Tuning Up: Columns as Pillars

I’m a firm believer that one of the main things that sets Premier Guitar apart from other guitar-media outlets is the fact that we seek out the most knowledgeable,

I’m a firm believer that one of the main things that sets Premier Guitar apart from other guitar-media outlets is the fact that we seek out the most knowledgeable, experienced, and engaging people in this business to unabashedly dive as deep as you (and they) want to go on anything and everything guitar-related under the sun.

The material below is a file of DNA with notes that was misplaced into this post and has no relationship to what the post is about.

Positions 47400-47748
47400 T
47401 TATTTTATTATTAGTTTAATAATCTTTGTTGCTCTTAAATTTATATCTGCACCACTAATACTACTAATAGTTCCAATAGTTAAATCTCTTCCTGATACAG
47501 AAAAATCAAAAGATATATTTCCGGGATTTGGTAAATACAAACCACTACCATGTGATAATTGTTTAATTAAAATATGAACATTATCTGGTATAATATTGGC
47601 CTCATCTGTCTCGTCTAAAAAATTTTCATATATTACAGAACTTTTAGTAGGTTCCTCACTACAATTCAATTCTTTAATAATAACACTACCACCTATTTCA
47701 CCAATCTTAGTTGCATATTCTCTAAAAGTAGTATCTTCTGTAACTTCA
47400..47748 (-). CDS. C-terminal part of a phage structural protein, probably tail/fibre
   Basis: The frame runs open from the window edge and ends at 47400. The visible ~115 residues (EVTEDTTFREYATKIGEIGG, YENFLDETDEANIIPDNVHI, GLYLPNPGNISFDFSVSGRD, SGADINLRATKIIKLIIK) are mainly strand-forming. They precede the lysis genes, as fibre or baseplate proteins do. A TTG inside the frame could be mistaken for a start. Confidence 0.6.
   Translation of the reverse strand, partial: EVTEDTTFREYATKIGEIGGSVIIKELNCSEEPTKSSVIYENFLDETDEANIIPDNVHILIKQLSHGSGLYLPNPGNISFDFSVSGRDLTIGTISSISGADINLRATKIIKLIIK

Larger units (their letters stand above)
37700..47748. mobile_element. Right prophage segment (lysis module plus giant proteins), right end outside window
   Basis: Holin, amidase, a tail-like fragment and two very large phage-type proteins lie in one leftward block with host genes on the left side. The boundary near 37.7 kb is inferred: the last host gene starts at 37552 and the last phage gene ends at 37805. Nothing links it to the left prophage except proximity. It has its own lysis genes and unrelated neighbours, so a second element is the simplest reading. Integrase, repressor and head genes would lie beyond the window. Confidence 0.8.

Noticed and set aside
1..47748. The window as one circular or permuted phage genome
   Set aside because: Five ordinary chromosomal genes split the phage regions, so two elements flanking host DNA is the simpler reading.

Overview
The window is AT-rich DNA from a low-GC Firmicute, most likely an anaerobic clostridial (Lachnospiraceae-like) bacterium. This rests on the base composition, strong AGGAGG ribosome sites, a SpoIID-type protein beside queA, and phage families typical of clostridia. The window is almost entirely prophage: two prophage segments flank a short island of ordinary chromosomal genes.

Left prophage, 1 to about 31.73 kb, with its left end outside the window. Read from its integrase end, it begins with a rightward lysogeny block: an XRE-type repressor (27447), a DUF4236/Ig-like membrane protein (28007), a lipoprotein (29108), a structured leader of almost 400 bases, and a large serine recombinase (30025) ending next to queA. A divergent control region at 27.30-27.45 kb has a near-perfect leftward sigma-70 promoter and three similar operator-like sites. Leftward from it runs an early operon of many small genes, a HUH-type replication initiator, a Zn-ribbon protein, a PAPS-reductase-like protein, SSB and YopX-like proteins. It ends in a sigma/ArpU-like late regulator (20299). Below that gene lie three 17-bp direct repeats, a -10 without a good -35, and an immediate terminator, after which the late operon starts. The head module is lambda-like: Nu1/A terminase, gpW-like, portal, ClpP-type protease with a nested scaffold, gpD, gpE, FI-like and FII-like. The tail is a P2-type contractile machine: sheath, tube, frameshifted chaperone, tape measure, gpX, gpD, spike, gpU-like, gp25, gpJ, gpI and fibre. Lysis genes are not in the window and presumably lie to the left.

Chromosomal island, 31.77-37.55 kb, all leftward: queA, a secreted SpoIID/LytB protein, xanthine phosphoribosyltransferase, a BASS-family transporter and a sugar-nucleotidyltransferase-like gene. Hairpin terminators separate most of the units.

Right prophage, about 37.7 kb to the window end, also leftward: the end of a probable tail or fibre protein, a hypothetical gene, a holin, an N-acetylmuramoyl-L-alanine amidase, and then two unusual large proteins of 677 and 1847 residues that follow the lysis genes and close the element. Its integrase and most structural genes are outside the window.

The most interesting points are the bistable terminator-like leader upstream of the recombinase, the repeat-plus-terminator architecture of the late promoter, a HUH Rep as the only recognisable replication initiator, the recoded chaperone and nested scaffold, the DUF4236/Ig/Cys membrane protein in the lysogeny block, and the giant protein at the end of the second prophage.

Sure, we bring you timely interviews with past masters and new trailblazers alike— Exhibits A, B, and C this month are our chats with Warren Haynes, the Raveonettes’ Sune Rose Wagner and Sharin Foo, and Collective Soul’s Joel Kosche. And, yes, we’re known as the best in the industry when it comes to bringing you the latest gear reviews and news. You don’t need proof, but I’ll say it anyway: Between our monthly print and weekly web-exclusive reviews, every month we bring you more insights on gear from knowledgeable reviewers than any other guitar mag out there—and often our reviews come out before the competition has even listed the press release announcing the product’s release.